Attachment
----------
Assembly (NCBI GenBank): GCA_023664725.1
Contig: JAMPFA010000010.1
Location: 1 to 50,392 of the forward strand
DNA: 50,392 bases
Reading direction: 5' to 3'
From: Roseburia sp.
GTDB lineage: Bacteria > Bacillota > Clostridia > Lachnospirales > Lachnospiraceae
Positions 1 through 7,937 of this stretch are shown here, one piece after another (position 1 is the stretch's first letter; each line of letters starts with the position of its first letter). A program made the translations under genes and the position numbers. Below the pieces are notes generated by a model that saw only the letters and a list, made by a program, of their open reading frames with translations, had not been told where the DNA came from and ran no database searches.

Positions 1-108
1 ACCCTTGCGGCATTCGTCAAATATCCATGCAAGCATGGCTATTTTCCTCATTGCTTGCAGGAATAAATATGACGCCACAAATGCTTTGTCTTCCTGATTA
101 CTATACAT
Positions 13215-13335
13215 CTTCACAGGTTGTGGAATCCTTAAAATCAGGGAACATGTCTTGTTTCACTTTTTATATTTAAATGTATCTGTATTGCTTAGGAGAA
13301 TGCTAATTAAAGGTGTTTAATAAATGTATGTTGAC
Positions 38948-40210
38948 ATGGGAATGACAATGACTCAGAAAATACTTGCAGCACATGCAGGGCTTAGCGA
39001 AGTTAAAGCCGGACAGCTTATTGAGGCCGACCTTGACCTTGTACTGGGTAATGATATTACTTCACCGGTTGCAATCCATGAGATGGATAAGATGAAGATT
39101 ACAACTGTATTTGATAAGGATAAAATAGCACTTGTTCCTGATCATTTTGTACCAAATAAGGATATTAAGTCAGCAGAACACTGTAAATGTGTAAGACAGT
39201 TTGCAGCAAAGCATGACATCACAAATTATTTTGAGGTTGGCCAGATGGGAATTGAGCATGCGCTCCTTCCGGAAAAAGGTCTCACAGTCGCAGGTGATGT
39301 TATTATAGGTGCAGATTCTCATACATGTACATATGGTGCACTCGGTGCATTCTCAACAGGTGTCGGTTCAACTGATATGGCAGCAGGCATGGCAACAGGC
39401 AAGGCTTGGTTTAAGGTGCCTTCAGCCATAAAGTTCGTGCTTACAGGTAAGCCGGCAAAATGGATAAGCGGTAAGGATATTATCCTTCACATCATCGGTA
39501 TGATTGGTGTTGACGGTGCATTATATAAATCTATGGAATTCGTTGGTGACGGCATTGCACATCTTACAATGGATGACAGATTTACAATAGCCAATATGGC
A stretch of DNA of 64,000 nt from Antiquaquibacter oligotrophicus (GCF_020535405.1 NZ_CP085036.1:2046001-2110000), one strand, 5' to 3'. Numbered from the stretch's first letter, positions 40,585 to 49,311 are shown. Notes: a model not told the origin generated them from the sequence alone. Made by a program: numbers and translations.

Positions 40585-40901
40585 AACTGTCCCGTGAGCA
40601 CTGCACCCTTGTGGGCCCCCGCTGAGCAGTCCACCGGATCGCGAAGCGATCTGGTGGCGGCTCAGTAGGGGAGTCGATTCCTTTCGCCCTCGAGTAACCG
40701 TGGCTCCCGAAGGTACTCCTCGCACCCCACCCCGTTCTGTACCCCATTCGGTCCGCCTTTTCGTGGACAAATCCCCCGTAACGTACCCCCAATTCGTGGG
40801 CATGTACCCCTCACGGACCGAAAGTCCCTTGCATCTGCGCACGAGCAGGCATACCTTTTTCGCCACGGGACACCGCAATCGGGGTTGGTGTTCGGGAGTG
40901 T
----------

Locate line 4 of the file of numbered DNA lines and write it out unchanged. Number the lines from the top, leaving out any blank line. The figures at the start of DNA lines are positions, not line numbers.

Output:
DNA: 50,392 bases